In summary, when we approach disease, we are approaching not only the manifestations of bacteria, destructive emotions, disordered relationships, or the results of tragedy. We are facing deep and complex questions regarding life itself, the satisfactory personal answers to which can assist in the restoration of wholeness. We are likewise approaching the works of the Devil, works which the Son of God came to destroy. So, our faith in God, in his Word, and in the power of Christ over all manifestations of evil should be as real a part of our therapeutic armamentarium as are antibiotics, surgical procedures, pastoral counseling, and disaster relief. 

How Do We Cope With Suffering? 

We return now to our original question of how to cope with suffering. We must look at this question from two points of view, from that of the one who suffers, and from that of those who help by caring and working for healing and restoration of wholeness. 

The One Who Suffers 

Questions to Ask 

  1. Inquiring about the causes of my suffering can assist me in coping with it. The questions listed on page 109 help in considering these factors. 
  2. Can I profit from this experience in terms of attitudes, behavior, relationships, life-style? Are there changes which I need to make to restore my health and to avoid problems of this sort in the future?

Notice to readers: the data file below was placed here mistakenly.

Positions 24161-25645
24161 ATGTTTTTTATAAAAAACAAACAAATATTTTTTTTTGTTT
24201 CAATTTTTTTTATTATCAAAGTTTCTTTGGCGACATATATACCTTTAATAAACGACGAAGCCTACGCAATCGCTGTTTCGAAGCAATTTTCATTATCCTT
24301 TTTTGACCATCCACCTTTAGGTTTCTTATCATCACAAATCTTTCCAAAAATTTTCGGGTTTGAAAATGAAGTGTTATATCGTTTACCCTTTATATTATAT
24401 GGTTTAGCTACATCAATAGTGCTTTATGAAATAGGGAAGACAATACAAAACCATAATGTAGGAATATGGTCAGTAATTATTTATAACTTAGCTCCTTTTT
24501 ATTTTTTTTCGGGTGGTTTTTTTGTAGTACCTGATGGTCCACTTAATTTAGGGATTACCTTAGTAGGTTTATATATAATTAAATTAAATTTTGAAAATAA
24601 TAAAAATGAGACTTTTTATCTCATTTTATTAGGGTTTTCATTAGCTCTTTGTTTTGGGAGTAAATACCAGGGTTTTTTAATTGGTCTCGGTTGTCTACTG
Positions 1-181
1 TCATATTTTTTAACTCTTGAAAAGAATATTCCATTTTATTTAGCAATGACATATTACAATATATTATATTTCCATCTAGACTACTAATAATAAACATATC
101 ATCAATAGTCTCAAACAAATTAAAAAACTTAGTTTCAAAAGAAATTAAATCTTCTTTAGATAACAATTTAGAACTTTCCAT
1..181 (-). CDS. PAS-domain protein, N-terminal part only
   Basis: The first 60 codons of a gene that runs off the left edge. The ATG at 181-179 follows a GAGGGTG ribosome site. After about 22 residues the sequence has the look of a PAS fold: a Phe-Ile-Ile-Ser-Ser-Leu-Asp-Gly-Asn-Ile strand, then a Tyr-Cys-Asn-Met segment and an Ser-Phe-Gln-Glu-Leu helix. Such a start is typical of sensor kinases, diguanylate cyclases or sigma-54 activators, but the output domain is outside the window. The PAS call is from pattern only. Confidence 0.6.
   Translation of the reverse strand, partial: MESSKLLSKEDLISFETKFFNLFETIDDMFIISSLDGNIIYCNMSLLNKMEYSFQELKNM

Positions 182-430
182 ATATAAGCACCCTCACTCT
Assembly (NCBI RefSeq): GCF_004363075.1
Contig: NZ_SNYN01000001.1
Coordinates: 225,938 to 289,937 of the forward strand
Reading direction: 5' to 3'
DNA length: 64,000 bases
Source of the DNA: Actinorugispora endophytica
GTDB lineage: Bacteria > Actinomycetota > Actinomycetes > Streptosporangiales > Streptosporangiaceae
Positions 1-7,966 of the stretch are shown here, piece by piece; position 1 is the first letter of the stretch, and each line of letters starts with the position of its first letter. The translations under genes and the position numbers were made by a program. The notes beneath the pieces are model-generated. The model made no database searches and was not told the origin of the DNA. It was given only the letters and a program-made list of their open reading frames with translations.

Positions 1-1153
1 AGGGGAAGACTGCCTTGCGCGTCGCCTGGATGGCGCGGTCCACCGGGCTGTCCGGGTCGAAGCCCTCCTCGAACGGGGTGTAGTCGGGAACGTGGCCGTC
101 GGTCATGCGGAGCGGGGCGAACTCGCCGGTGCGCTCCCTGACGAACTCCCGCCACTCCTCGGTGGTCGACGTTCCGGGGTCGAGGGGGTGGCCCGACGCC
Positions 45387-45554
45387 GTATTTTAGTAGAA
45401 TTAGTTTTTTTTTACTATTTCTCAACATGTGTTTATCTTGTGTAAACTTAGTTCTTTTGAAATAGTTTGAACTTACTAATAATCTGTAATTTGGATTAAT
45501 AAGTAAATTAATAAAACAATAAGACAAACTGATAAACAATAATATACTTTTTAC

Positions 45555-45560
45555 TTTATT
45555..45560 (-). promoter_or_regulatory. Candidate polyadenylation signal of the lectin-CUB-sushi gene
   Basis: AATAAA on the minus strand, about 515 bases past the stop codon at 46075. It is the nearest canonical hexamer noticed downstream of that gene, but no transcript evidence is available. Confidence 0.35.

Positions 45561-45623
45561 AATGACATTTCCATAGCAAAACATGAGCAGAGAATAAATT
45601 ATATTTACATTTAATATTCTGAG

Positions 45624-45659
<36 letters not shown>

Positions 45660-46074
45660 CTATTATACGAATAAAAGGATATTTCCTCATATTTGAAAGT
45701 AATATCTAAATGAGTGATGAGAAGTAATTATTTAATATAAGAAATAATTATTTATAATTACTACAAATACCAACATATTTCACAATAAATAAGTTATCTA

3. How can I respond constructively to this suffering?

Responses To Suffering  

Acceptance 

There is first of all the difficult matter of acceptance. What has happened has happened; it cannot be reversed, nor is there a benefit in trying to deny it. Only when I am able to accept reality can I confront it constructively, painful as that may be. This is not resignation to an unalterable fate. It is rather taking stock of the situation with the purpose of determining how to bring good out of it. The recognition of the certainty of what has happened frees me to evaluate my situation and the possibilities for a creative response.